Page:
Israel on Wednesday marked 15 years since Prime Minister Yitzhak Rabin was assassinated by an Israeli extremist who opposed his concessions for peace with the Palestinians.
At ceremonies around the country, speakers assessed Rabin's legacy, and many warned that the incitement to violence that preceded his assassination has not disappeared.
In 1995, Israel was in the midst of a peace process that aimed to create a Palestinian state in much of the West Bank, Gaza and east Jerusalem. The process, which began with secret negotiations in Oslo, Norway in 1993, broke down in violence in 2000, and many Israelis now believe it was a mistake.
Rabin was shot dead on Nov. 4, 1995. Israel marks the event according to the Hebrew calendar date, which fell on Wednesday.
Prime Minister Benjamin Netanyahu, President Shimon Peres and other dignitaries joined Rabin's family at a ceremony at his grave in Jerusalem.
Instead of just eulogizing Rabin, Netanyahu addressed the slain prime minister as if he were alive, recounting what happened in his absence.
"We haven't yet reached the desired peace, and it is not clear if this would have completely surprised you," Netanyahu said at the ceremony in the Jerusalem military cemetery on Mount Herzl.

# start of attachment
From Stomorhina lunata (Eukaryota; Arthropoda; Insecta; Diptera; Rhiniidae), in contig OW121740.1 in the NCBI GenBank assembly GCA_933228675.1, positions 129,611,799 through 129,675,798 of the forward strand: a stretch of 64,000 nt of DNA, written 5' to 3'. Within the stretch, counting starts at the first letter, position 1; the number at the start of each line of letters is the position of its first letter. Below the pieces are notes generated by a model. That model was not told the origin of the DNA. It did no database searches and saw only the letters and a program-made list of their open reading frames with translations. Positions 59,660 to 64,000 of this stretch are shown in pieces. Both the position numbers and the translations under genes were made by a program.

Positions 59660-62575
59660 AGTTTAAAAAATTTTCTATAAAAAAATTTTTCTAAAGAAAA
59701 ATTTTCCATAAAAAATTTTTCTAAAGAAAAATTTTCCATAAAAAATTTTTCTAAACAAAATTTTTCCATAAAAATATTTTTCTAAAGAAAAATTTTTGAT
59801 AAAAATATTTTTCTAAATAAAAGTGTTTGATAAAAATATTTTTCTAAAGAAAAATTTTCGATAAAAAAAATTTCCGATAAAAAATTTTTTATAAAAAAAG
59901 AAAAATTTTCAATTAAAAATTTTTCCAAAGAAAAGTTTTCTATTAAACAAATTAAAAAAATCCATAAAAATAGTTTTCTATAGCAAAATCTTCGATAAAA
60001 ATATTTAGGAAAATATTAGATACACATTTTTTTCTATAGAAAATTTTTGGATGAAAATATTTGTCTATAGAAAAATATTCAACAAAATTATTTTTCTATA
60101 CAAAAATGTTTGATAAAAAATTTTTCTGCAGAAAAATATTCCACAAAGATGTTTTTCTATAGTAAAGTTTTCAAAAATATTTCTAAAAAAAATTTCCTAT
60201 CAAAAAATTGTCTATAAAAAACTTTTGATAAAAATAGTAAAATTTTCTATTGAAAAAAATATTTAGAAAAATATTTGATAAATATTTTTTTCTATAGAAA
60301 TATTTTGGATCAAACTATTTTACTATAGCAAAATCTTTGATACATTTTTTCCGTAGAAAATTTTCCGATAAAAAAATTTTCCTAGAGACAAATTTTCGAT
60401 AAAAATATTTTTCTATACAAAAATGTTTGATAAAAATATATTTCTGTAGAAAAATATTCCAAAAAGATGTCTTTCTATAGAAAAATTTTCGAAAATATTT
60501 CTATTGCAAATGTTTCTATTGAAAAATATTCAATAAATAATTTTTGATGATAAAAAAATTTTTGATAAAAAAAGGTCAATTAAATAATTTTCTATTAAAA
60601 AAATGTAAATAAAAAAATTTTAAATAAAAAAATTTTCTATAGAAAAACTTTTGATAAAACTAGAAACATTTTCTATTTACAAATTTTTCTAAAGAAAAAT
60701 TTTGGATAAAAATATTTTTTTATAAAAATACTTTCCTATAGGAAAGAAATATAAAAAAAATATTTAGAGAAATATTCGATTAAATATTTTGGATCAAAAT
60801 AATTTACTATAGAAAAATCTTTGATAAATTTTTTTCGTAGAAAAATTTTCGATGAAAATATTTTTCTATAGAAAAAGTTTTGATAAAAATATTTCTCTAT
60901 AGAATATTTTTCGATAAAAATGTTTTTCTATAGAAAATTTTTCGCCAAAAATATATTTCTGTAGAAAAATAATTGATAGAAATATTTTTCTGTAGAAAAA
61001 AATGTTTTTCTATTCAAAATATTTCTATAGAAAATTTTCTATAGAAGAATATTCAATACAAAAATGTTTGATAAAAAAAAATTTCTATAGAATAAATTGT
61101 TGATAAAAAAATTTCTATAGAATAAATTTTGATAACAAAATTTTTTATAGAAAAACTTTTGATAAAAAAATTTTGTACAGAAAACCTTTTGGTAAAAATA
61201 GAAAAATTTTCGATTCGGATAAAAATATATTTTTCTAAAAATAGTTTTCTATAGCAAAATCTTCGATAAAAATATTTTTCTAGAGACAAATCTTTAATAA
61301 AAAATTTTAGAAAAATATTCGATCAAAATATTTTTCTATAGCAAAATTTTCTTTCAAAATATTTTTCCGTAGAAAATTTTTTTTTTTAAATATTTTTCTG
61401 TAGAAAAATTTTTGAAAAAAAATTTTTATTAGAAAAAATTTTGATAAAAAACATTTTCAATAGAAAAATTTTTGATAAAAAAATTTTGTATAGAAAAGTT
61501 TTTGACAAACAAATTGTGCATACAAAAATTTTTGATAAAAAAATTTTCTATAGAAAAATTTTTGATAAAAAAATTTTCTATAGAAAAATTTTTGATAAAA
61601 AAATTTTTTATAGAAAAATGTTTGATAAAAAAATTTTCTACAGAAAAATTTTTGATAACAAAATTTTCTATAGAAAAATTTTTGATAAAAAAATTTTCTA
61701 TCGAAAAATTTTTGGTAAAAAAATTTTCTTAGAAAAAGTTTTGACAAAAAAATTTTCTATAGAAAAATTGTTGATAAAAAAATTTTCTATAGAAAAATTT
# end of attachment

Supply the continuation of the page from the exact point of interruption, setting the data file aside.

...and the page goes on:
Today's peace talks between Israel and the Palestinians, which started in early September in Washington, have stalled over Netanyahu's refusal to extend a building slowdown in Jewish settlements in the West Bank _ a territory that Palestinians seek for their future state.
Weeks before the assassination, Netanyahu _ at the time a bitter political enemy of Rabin _ vilified his planned concessions in a vitriolic rally in downtown Jerusalem. After taking office for a second term last year, Netanyahu for the first time accepted the concept of a Palestinian state.
At Wednesday's memorial, Netanyahu said many Israelis "understand that we cannot exist long term without a (peace) agreement and without compromises."
At a separate memorial in the central Israeli city of Rehovot, longtime Rabin aide Eitan Haber complained that extremist rabbis who backed violence were not arrested.
Rabin's assassin, Yigal Amir, "would not have carried out his murderous act if he had not felt backing from his religious leaders," said Haber, warning that extremism and incitement are still common.
Israeli newspapers featured pictures of Rabin and memorial ceremonies on their front pages. The Haaretz daily carried a picture of youth forging a six-sided Star of David from traditional memorial candles at Tel Aviv's Rabin Square, named for the fallen leader after the assassination.
Echoing the findings of a public opinion poll, columnist Ben Caspit wrote in the Maariv daily: "Yigal Amir must never be released from prison."
(This version CORRECTS that Netanyahu took office last year, not this.)